Moving a Melodyne segment to another track and muting that track seems to be the solution now, duplicating a Melodyne track might confuse Melodyne uncertain of the outcome. 

I am not sure why Cakewalk can't move these segments to another track for us while muting that secondary track.

The main problem is muting Melodyne so it is not heard during the record process.  If that can be achieved then that would be very helpful.

During record it visually mutes the overlapping Melodyne take but Melodyne it is still heard. 

It already mutes the Melodyne section during playback just not during the record process.  If the Melodyne section can be muted during playback why would it not be possible to mute it during record?

There has got to be a way of routing Melodyne away from outputs during record. 

Edited by RexRed

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16 hours ago, RexRed said:

There has got to be a way of routing Melodyne away from outputs during record. 

I don't think it's as straight forward as that  - you're not only muting the existing audio but overwriting what is held in Melodyne's cache and then re-processing it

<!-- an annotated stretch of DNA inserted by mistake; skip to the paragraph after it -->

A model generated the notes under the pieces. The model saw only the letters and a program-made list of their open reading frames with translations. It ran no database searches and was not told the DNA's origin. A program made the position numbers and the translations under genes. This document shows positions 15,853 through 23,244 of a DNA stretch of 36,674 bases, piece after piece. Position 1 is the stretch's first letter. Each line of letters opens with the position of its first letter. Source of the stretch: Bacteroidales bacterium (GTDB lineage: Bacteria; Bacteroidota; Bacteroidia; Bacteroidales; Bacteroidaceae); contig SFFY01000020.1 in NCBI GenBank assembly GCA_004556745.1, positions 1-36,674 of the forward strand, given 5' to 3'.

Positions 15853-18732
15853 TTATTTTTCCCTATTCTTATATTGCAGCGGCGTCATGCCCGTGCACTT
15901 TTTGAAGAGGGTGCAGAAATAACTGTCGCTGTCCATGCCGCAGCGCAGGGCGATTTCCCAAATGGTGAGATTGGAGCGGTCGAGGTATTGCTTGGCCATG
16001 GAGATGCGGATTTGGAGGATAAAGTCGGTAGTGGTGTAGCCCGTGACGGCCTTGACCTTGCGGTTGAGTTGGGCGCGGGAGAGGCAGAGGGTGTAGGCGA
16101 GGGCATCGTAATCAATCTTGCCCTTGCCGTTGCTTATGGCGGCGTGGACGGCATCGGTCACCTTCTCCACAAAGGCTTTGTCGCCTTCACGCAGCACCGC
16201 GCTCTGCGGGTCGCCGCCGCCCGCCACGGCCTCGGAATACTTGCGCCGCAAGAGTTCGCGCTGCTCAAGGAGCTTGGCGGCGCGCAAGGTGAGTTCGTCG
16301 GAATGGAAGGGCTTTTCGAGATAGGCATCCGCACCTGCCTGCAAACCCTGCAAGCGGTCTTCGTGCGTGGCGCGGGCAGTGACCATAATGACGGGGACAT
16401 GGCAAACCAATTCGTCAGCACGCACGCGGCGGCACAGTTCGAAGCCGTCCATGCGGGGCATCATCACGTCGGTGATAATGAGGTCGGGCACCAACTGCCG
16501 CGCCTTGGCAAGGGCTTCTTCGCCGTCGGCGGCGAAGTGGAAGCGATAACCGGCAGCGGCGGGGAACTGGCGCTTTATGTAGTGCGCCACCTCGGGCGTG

It seems this would be complicated for it to do ( i.e. will it overdub/replace or merge audio ..how will you handle regions that overlap etc ..when will it re-process the new audio )

One of the Devs like @msmcleod will probbaly have a much clearer insight to the inner workings .  Maybe these are good suggestions for ARA3 .....if they ever make one. 

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Mark, you have provided a lot of great insight in your replies, thanks for your effort here.

I have been a bit muddled in my request here.

 It seem I have been asking for things to work the way one might think they would.

But due to complex factors that is clearly not as easy as it seems.

If I could clarify my greatest need here...

That need is to be able to simply mute Melodyne during record.